I'll post again soon showing how the helmets look on my Goliath gang.

'Til next time!

Monday, December 11, 2017

Review - PlayTek Construction and Military Set (Lego clone brand)

Last week I stopped by the local Five Below store to look for pipe straws (for a Necromunda terrain project - which will hopefully be the subject of a later post), when I stumbled across a display of construction and military toy sets using bricks similar to Lego bricks. There is no brand name displayed on the box, just a small logo on the rear for  a company called PlayTek. At $4 each I could not pass them up and bought one from each series to evaluate. This is what I found...

First up, the small Dump Truck. The set is one of a series of eight, that when combined can be used to build a large crane with a trailer and a smaller crane. The box shows the dump truck on the front, and the back shows the entire series that is available.

Front of package.
Back of package.

The set comes in three bags, which unlike Lego sets are not numbered. And it includes a large instruction sheet. The images in the instructions are small, and at times hard to make out, but the overall build is relatively simple so it is easy to figure out. The sheet also has the instructions for the large crane.

Parts and instructions.
Upon examining the bricks, I found them to be good, but not great. The plates had a small dimple on in of the studs. And the tires had little bits of rubber peeling off on one side, the other side was perfectly smooth. Not major defects, in my opinion, but not quite Lego quality. I did find that the bricks held together well, and these issues did not have any impact on building the set.

Plates with dimples in studs.
Tires with rubber "flash."
A bigger issue, I feel, is that the top of the truck has printing on it - a date and a number! I solved this problem (details later) but it definitely is something I was not expecting.

Printing on top of the truck!
The cab of the truck was very straightforward to assemble, and the style of it matches that of many Lego truck designs. The next portion of the build was the real surprise, at least to me. The whole dump trailer is built "upside down," that is to say, the studs all point downwards when it is complete! It's very interesting, and works quite well.

Dump bin completed.
The dump trailer is build "upside down."
As far as the color of the bricks, they are quite close to Lego's light orange color. (The wedge plate is Lego.)

Color comparison with Lego light orange.
The set also came with a small sticker sheet, a sprue with a set of tools, and one extra piece - an axle plate.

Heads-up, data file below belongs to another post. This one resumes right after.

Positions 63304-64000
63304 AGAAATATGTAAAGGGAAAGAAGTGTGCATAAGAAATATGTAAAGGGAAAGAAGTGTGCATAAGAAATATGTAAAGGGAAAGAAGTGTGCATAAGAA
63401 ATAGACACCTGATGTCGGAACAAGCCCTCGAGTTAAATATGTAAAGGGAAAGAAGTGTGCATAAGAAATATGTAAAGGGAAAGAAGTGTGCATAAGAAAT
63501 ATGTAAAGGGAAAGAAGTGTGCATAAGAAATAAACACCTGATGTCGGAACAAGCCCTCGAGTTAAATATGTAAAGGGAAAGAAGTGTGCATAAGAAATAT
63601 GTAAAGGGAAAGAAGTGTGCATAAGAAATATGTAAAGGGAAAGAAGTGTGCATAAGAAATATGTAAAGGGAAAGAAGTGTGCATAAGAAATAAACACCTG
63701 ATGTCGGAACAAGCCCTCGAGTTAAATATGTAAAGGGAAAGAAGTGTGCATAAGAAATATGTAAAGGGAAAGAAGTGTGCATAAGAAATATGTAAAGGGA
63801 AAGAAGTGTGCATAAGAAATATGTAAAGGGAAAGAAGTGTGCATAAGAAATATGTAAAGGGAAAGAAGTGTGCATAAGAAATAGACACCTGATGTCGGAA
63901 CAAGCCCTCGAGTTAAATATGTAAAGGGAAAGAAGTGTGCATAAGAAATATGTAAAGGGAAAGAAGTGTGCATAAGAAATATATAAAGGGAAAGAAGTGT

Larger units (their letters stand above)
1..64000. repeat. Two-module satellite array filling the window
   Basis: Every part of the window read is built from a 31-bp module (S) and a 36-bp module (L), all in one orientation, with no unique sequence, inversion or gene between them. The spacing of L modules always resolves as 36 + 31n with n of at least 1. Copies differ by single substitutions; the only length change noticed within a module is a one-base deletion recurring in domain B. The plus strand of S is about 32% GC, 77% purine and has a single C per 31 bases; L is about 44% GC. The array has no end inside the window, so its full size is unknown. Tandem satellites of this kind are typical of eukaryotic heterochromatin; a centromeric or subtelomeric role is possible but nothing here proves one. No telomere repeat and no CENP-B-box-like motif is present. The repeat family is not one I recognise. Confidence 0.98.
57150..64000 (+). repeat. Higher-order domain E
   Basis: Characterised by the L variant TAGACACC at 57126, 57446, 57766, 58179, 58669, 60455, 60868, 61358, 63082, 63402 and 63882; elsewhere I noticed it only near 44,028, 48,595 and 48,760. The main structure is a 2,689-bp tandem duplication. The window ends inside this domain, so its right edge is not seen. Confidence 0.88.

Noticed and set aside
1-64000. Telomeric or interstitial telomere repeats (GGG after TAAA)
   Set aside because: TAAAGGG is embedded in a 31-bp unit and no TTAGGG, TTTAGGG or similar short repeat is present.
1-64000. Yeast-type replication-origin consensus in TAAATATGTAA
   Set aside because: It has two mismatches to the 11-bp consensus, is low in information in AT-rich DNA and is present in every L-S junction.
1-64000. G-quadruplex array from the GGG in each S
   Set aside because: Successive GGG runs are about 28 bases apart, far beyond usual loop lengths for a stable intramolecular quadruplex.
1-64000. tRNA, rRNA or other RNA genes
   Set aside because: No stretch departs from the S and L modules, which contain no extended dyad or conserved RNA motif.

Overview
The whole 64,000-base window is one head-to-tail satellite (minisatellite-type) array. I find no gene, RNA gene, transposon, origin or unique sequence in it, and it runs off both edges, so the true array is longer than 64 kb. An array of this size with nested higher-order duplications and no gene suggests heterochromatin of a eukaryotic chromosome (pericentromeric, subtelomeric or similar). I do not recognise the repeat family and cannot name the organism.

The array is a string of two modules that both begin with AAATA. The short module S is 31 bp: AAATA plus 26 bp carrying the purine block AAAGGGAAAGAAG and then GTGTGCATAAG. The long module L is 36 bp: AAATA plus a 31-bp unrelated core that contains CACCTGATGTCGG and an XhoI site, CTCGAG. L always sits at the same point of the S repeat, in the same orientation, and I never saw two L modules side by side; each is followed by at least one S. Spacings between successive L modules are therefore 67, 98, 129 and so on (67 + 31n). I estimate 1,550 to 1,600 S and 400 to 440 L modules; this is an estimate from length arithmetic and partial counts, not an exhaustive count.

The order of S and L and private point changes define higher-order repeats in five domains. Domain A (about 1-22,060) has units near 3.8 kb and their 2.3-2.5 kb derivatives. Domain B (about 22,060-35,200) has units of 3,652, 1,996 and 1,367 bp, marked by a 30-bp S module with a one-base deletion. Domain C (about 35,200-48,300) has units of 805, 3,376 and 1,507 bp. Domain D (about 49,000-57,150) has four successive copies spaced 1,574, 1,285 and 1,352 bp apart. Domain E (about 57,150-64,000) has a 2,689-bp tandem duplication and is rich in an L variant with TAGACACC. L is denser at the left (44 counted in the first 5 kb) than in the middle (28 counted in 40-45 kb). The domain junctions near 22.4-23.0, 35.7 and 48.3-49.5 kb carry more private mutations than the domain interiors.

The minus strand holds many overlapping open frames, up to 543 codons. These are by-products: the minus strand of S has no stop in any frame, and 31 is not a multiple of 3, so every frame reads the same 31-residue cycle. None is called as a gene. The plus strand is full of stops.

All in all, this is a nice little set that will be very useful in my cityscape. I plan on adding a couple more of the small dump trucks, and based on my experience with this set I will also look to get the cement mixer and one of the small crane or dozers. I'd actually be tempted to get more, but I already have a lot of Lego construction vehicles.

Job's complete!

The other set I bought is for a theme that Lego does not do at all - military. It is a small pickup truck with a gun mounted on top - I guess it would be called a "technical" in certain areas.

Again, the series of eight sets can be combined to build a larger model, in this case an aircraft carrier.

Front of box.

Back of box.

In many aspects, this set is the same as the dump truck. The box contains three bags of parts, not numbered, as well as the instruction sheet for this model and the aircraft carrier.

Contents of box.
Once again, the roof piece had a date and number printed on it... although oddly there are two of that piece in the set and only one has the printing.

Again, printing on the roof piece!
This set did contain a very interesting little part - a 1x2 brick with a grill pattern on one side and a masonry pattern on the opposite side. Lego of course makes both of these, but they are separate parts.

1x2 brick with different patterns on opposite sides.
The gun itself is a neat design, using tap pieces on the sides to secure the shielding.

Detail of gun.
This set had several extra parts, in addition to a sprue of weapons, though no stickers.

Completed set.
The weapon sprue includes a headset, combat knife, tactical baton, billy club, machete, walkie talkie, flashlight, pistol, and two types of grenades. I think these will be very useful for my Lego police/military figures.

Weapon sprue detail.
As with the construction sets, I think I will pick up a couple more from this series - the other vehicle and a chopper for certain.

Once assembled, the only thing left to do was deal with the silly printing. I took some extremely fine grit sandpaper that I use for modeling and gently rubbed the printing off. I suspect that I could get an even smoother finish if I used Brasso or a similar product, but I was in a hurry and the job falls under "good enough."

Models after sanding off the printing on the roofs.
All in all, I enjoyed building these sets. While they are not quite up to Lego quality, they're not bad. I was also impressed that they are not copies of Lego designs, but rather original. Considering the price point (the dump truck is $4 for a 136 piece set), they're a good value and I am looking forward to adding more to my collection.

'Til next time.